There were a few very important things that helped me get through grade 8. For starters, I did have friends who knew me and didn’t treat me like crap. I had a mom who loved me so much that she actually took on that bully herself, and won. She always told me that things will get better and to just try and find a way to work through it. I also found my first love in grade 8 so regardless of how many times I got beat up, I always had that to look forward to at school.
The following year wasn’t so bad. I got beaten up once by a guy named Paul Howe who got mad at me because I kept playing a video game at the arcade. When my classmates found out what he had done, many of the boys (thanks Jason, Vinnie, and Kerry) asked me if I wanted them to beat the crap out of him. I thanked them for the offer but declined because that wasn’t the type of person I was. As I recall, that was the last time I ever got bullied.
I’m 37 years old now and am happily married and have done pretty good for myself, but the sting of bullying lives with me to this day. As an adult, when someone cracks a joke at my expense at one of my eccentricities (we all have them), I can take it in good stride and know that it’s not meant to be harmful. But, every time it happens, I have to remind myself that it isn’t to be taken seriously. That it is just a joke. If I’m called a name “just in fun”, I know that it’s just camaraderie and not malicious, but there is still this tiny part of me that is stung each time it happens because it reminds me of what I endured as a kid. As an adult, I can deal with it and realize that it’s not the same, but it doesn’t change how bullying has affected me.
When I read about kids who take their own lives, or bring guns to school because of bullying, I have a very unique understanding of how they feel. They just want the bullying to stop. For some, that despair turns to anger and hence the reason why kids get shot. Look at me? I carried a steel chain. That could have easily been a gun given the right situation.
Today, I have no idea what happened to Steven Rooney or any of the other guys who had a hand in bullying me as a kid but I will never forget them and how they made me feel. It is a scar that lives with you forever and no matter how much time passes, it’s easy enough to remember what it made you feel like.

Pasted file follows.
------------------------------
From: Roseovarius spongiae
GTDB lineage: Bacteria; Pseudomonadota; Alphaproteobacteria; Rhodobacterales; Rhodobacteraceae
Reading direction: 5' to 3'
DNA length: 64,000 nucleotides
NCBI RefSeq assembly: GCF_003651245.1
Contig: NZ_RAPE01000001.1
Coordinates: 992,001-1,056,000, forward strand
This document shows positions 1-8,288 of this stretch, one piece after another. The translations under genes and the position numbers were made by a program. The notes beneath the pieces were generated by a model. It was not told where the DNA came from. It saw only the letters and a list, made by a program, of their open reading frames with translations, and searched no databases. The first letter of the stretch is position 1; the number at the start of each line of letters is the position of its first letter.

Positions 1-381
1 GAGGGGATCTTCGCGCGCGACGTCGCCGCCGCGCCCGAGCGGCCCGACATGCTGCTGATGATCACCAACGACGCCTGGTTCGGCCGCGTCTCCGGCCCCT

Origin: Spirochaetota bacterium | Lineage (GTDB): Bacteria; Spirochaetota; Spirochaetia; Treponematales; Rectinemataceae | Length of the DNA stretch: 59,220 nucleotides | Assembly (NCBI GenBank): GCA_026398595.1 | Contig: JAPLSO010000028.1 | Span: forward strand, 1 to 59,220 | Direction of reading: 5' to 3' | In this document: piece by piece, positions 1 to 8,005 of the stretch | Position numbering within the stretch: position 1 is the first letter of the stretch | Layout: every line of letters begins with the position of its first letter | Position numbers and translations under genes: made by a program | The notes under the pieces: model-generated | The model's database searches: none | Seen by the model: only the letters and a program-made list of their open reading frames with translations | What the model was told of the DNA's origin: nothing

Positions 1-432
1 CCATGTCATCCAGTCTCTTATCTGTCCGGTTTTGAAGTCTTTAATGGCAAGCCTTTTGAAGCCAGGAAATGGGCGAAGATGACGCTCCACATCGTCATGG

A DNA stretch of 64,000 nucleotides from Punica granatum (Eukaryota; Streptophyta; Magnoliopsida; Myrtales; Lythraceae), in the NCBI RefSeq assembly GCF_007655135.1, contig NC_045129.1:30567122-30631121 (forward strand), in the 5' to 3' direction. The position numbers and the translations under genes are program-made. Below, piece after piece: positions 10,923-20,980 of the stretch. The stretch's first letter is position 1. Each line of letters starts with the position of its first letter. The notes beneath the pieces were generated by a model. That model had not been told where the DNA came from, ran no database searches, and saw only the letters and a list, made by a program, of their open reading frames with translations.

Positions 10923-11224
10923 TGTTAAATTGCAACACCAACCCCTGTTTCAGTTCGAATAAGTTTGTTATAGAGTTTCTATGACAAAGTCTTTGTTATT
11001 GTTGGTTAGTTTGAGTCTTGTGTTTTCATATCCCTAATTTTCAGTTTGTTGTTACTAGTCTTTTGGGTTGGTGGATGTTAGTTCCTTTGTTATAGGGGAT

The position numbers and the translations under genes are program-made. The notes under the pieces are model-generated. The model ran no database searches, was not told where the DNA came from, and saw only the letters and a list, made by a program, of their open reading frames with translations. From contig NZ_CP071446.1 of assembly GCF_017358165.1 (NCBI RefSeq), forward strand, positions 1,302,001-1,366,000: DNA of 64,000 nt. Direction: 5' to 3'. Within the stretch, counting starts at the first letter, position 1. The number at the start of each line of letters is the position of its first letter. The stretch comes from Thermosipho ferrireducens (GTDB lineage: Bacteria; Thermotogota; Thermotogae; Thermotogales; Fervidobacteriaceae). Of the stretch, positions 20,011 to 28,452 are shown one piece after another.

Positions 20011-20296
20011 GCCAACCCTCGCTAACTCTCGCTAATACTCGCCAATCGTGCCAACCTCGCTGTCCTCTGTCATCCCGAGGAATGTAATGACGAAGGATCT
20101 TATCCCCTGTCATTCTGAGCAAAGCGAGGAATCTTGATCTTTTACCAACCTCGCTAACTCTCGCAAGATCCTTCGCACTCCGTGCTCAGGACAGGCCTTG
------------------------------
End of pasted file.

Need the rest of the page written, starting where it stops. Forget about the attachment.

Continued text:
I can’t tell others what they should or should not do. I can tell you that for me, I simply turned to spending time at home, hanging out with the friends I did have, and talked to my mom (family) about the things that bothered me. I did a lot of writing in those days and I think in some ways that helped me get out some of the frustrations and feelings. But in the end, the truth is, you just have to find your own way to deal with it because eventually, it really does get better.
For me, it did. When I hit high school, I met new people and my life took a different direction. For others who experience it in high school, try something new. Find an outlet, a safe one, that let’s you channel the feelings you have, and don’t be afraid to tell people what’s happening. Bullying was a lot more “acceptable” when I was younger. Today there is a lot more awareness about it (even though it is still a serious problem) and all it takes is sharing it with the right people, and all of a sudden you’ve got a ton of people to support you and magically, the bullies disappear. So whether it’s talking to your friends or family, writing a story or a blog, playing sports, or having your mom kick a bully’s ass (ok, that last one is probably not such a good idea these days), find a way to let your anger and frustration out and just be patient. At some point or another, it really does get better.
I would however add one more thing… People can say “it gets better” all they want, but it doesn’t change how you feel right now. If right now you are being bullied, it’s kind of hard to think about how things will magically be better in a few years. You want to feel better now. So right now, in that moment of sadness, go talk to someone. Whether it’s IRL or online, get it OUT of your system NOW! Do not hold it in. If you can’t find someone, then write it out, or record a video of you talking to yourself and post it on Youtube or Facebook. Do something to get that sadness out and you will find that in no time flat, you won’t feel that sadness anymore. I wrote, talked to friends and family, and just acted plain silly when I could, and somehow, all of that together helped me make it through to the next day, and then next. You can too.